In the Elderly
Many people feel that it is normal for elderly persons to be depressed. This is a dangerous misconception. If you suspect an older adult is suffering from a depressive illness, a thorough medical examination should be given as soon as possible.
- Unusual complaints of aches and pains (back, stomach, arms, legs, head, chest), fatigue, slowed movements and speech, loss of appetite, inability to sleep, weight increase or decrease, blurred vision, dizziness, heart racing, anxiety.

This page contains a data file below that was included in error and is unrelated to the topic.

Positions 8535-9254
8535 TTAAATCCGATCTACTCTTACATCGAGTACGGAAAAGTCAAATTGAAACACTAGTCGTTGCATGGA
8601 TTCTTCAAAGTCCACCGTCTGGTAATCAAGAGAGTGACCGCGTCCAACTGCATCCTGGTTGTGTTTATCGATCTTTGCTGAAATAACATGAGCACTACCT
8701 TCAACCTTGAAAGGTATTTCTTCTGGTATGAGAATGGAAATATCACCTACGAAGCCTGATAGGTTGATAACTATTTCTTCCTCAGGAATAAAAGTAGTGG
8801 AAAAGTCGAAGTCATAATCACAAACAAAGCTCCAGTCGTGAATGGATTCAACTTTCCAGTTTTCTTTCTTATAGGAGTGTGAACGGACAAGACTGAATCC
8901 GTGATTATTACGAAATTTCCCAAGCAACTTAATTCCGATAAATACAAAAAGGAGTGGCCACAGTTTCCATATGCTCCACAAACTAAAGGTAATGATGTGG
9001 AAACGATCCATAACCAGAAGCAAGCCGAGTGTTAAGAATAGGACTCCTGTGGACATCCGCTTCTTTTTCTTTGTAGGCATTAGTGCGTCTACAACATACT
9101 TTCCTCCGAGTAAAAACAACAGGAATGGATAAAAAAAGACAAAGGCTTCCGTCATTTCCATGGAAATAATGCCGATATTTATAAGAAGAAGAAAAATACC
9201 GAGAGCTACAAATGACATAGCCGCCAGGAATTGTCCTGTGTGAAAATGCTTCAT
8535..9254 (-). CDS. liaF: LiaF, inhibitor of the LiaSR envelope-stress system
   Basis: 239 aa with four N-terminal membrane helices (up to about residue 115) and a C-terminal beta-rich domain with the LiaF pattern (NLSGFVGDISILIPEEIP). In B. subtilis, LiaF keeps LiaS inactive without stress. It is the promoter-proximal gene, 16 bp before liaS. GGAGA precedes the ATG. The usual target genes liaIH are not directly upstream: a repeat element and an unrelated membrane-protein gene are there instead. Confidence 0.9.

- Inability to concentrate, remember or think straight (sometimes mistaken for dementia). An overall sadness or apathy, withdrawal; inability to find pleasure in anything.
- Irritability, mood swings or constant complaining; nothing seems to make the person happy.
- Talk of worthlessness, not being needed anymore, excessive and unwarranted guilt.
- Frequent doctor visits without relief in symptoms; all tests come out negative.
- Alcoholism, which can mask an underlying depression.